With the Dark Souls series being put to rest, at least for now, many gamers like myself are turning to similar games to sink countless hours into. Team Ninja had the first big release this year that tried to capture the Dark Souls 3 hype with Nioh, and although it was fantastic, it had its drawbacks. The second company trying to cash in on the hype is Deck13 Interactive with their new game, The Surge.
This is not the first time that Deck13 has tried to ride the Dark Souls hype train. Lords of the Fallen was released in 2014 and attempted to use the momentum from the Dark Souls 2 release to itself. Although not a terrible game, it was not able to capture the Souls magic. Three years later, the company seemed to figure out what was missing the first time around, because The Surge is everything I want out of Souls-like game and more.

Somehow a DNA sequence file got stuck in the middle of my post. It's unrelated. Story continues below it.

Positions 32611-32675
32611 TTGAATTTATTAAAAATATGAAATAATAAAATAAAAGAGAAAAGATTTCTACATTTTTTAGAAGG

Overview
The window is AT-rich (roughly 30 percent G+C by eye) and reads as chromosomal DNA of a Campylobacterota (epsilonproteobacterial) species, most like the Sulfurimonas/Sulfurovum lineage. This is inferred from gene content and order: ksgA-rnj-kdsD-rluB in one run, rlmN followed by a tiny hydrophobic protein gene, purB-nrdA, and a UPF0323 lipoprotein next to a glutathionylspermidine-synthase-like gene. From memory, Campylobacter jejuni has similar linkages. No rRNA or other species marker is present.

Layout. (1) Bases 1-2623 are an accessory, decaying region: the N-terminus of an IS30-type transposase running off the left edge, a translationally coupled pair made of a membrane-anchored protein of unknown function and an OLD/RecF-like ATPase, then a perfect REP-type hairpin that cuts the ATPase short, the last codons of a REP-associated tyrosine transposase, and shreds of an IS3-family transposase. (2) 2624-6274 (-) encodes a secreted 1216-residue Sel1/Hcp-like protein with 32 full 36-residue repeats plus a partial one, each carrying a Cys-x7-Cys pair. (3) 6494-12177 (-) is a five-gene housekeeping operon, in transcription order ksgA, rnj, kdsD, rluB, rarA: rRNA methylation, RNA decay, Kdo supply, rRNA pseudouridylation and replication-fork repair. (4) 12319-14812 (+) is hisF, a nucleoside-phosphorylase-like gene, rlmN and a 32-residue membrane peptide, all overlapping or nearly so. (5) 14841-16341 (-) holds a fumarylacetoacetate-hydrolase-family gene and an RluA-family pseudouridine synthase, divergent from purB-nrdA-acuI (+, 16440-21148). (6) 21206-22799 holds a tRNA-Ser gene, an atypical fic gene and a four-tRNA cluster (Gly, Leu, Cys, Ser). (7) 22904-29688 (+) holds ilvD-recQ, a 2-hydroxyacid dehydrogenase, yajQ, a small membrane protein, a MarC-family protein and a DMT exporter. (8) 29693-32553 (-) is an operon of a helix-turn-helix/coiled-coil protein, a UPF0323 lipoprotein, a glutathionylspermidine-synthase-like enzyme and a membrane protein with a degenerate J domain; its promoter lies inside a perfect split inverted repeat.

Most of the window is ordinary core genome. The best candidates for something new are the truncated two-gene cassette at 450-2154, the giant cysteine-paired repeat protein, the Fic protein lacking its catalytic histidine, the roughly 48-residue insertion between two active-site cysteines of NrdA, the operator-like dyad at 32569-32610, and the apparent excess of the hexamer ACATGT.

The story of The Surge follows the typical dystopian future guidelines. CREO, an organization that states it will help build a better tomorrow through technology, is attempting to gain workers to test their new exosuit and implantation technology. The main protagonist, Warren, is handicapped and not able to use his legs. When given the opportunity to gain the exosuit and walk again, Warren applies to be part of the testing. When arriving at CREO, Warren is offered an application for two different jobs. After choosing a job, the surgery is shown and a few issues arrive. The first is that he was not sedated like he was supposed to be and was awake for getting all the screws and metal attached to his body. Ouch. The second issue, and the initial plot driving point, is that the central core for his exosuit has malfunctioned. Warren passes out at this point, and upon waking up sees that CREO has fallen into disarray. Warren is being dragged by a robot to be destroyed, and is getting attacked by other workers who have turned into zombie-like creatures. Warren, along with the few other sane workers that are left, is tasked with figuring out what happened to CREO and with surviving.